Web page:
Let’s get the story straight and clear, because the facts got jumbled in all the excitement and euphoria. The wrong story was, instead of the right one.
It is a fact that President Rodrigo Duterte has delivered on his statement upon arrival from Beijing, that Filipino fishermen could soon return to fish at the Panatag Shoal (Scarborough Shoal), where Chinese patrol boats had been blocking them for some years now.
Last week, and over the weekend, our fishermen were able to fish in their traditional fishing grounds.
Excited by the news, local media, on the prompting of palace communications people, reported that Chinese boats had quit Panatag, leaving Filipinos to fish at their leisure.
Within a day of this report, however, came a rude awakening. Our department of National Defense learned on Sunday that in fact, Chinese coastguard ships were still patrolling the shoal, although they were not blocking Filipinos from fishing in the area.
.A Defense Department spokesman issued a statement to clarify the situation. He said the fishermen who visited the shoal on Saturday still saw Chinese coastguard ships there.
He said: “Filipino fishermen, who have been to Bajo de Masinloc, (the local name for Scarborough Shoal) say that they have observed an undetermined number of Chinese white ships in the area but (the Filipinos) were not subjected to any harassment by these vessels and they were able to fish in peace.”
In short, the Chinese ships never left the shoal. They remain totally in control of Scarborough shoal which they seized from the Philippine Navy in 2012, and to which China has deployed large fishing fleets.
Despite the success of DU30’s China visit, he could not persuade the Chinese to pull out their boats from the area.
An even larger fact that must not be overlooked is that Scarborough lies within the 200-mile economic zone of the Philippines under the United Nations Convention on the Law of the Sea (UNCLOS). As such, we should have control over the area.
Finally, it needs stressing that our interest in Scarborough is by no means limited to fishing rights. There are other considerations at issue here.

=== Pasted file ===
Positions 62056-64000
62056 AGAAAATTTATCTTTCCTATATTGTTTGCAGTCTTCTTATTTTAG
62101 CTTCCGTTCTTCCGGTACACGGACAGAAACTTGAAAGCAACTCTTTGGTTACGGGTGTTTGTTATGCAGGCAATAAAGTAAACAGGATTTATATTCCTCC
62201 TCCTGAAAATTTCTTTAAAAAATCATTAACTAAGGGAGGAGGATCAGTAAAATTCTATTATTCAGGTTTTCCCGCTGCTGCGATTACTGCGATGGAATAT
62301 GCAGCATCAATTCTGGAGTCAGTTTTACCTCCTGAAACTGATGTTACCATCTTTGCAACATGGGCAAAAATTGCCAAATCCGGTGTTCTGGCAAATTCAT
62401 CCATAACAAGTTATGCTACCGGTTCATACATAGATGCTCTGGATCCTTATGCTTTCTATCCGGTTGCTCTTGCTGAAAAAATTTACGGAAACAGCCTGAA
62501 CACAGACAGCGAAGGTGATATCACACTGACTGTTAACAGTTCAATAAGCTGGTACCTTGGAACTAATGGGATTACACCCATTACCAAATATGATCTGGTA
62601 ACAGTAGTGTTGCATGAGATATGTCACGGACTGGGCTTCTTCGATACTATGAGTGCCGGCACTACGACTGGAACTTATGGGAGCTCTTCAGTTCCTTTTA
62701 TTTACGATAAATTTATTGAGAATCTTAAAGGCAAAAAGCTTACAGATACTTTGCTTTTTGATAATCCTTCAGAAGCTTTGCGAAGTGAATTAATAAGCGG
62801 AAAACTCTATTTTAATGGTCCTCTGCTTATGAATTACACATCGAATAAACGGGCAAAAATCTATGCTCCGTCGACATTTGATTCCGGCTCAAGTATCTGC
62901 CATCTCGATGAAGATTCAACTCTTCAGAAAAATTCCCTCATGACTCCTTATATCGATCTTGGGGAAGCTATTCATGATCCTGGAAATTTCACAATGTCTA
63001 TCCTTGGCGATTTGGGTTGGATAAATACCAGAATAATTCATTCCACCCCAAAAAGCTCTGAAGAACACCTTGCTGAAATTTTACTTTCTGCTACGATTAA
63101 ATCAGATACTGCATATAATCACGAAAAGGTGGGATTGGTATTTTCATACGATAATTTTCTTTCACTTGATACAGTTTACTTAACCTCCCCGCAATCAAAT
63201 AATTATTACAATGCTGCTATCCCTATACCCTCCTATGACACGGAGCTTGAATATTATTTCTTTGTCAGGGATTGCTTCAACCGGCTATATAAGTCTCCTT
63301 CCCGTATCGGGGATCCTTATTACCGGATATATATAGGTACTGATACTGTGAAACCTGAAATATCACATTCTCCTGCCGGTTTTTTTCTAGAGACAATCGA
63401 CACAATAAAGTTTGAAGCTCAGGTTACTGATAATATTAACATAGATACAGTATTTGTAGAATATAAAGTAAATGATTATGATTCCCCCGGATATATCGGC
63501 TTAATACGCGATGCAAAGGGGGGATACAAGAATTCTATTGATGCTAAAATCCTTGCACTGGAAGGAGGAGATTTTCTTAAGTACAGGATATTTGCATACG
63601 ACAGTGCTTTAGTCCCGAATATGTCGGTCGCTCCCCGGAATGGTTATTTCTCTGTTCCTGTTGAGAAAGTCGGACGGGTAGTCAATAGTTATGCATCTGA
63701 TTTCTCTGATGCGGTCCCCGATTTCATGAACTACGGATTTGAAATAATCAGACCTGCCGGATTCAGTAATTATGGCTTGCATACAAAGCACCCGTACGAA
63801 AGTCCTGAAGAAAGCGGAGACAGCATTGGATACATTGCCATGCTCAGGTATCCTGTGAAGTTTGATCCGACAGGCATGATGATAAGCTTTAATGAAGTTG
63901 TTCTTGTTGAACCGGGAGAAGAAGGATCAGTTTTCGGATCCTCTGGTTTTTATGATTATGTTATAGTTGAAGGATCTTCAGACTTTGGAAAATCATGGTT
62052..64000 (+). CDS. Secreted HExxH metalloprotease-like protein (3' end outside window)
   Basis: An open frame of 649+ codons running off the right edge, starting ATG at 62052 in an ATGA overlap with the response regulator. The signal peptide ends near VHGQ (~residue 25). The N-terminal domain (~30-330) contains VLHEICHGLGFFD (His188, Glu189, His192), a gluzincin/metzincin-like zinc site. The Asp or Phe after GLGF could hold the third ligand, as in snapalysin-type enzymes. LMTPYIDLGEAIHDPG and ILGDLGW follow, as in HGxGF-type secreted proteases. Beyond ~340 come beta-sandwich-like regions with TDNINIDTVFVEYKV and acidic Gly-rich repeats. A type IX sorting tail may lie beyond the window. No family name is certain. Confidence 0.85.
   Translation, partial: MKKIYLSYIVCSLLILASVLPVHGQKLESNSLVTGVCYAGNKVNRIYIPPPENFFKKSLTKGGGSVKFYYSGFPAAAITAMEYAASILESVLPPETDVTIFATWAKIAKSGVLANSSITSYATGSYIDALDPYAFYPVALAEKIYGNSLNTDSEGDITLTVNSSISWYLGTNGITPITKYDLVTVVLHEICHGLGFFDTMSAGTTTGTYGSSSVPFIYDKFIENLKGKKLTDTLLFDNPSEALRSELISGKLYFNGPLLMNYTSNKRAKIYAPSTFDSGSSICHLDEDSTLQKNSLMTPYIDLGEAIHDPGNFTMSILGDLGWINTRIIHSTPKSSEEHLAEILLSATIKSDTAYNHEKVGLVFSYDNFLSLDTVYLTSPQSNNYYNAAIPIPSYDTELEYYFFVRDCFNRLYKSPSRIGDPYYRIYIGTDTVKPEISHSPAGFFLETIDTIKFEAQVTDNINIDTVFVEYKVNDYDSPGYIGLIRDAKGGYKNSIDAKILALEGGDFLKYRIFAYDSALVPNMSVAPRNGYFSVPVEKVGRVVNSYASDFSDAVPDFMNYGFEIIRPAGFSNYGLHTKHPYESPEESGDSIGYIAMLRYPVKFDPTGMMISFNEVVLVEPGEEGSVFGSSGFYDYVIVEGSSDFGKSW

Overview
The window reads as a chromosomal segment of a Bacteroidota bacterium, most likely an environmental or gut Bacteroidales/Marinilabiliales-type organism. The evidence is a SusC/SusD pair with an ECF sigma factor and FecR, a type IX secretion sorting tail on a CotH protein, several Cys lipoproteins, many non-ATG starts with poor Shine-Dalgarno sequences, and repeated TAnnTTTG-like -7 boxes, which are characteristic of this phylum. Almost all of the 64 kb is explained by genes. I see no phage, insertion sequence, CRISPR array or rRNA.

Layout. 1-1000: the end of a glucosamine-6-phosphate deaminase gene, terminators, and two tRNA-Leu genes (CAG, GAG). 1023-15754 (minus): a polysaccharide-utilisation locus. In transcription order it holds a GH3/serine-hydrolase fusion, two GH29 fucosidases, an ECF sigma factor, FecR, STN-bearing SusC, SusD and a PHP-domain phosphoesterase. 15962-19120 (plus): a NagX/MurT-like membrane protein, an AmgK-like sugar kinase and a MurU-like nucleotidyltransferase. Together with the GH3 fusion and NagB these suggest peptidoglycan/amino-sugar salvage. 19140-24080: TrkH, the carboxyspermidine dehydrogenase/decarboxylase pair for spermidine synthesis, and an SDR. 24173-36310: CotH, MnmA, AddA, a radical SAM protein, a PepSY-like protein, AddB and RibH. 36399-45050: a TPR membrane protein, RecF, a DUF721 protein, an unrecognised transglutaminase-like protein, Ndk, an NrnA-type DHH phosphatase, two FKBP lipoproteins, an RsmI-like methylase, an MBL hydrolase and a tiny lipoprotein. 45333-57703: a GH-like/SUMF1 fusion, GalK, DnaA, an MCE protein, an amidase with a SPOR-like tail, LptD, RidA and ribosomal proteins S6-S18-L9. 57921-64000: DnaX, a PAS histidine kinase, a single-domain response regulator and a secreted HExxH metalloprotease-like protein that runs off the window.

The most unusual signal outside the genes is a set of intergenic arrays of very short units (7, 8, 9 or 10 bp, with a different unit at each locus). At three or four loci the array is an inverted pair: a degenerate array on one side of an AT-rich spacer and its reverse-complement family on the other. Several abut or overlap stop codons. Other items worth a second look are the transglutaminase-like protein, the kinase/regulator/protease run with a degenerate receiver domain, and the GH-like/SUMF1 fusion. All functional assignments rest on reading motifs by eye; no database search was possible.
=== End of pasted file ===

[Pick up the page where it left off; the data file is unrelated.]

President Duterte never got to discuss this matter with Chinese leaders in Beijing, because they restricted the discussions.
China has given no indication of recognizing Philippine rights over Scarborough, or of dropping its claim to it.
It is in this light that we believe it is important for President Duterte and his foreign policy team to serve notice on China that we fully intend to exercise our rights in the South China Sea, which have been resoundingly affirmed by the permanent Court of Arbitration in the Hague in July this year.
In its verdict, the court ruled that China’s claims to all of the SCS, based on a nine- dash-line map was not legal. We won every point raised in the hearing of our case.
Given the clarity of the arbitral award, it is strategically wrong for our government to play down this legal victory, to put territorial disputes on the back-burner, and to shift the focus instead on Chinese economic assistance.
This has the shabby effect of monetizing our rights to Scarborough and other parts of the SCS. In the eyes of the world, this gives the impression that we have sold out to China on this issue, after having expended so much treasure and energy on winning at the arbitration court.
This has the unintended consequence of validating Chinese occupation of Scarborough, and of making more difficult the reclamation of our rights to the shoal, without interference from China.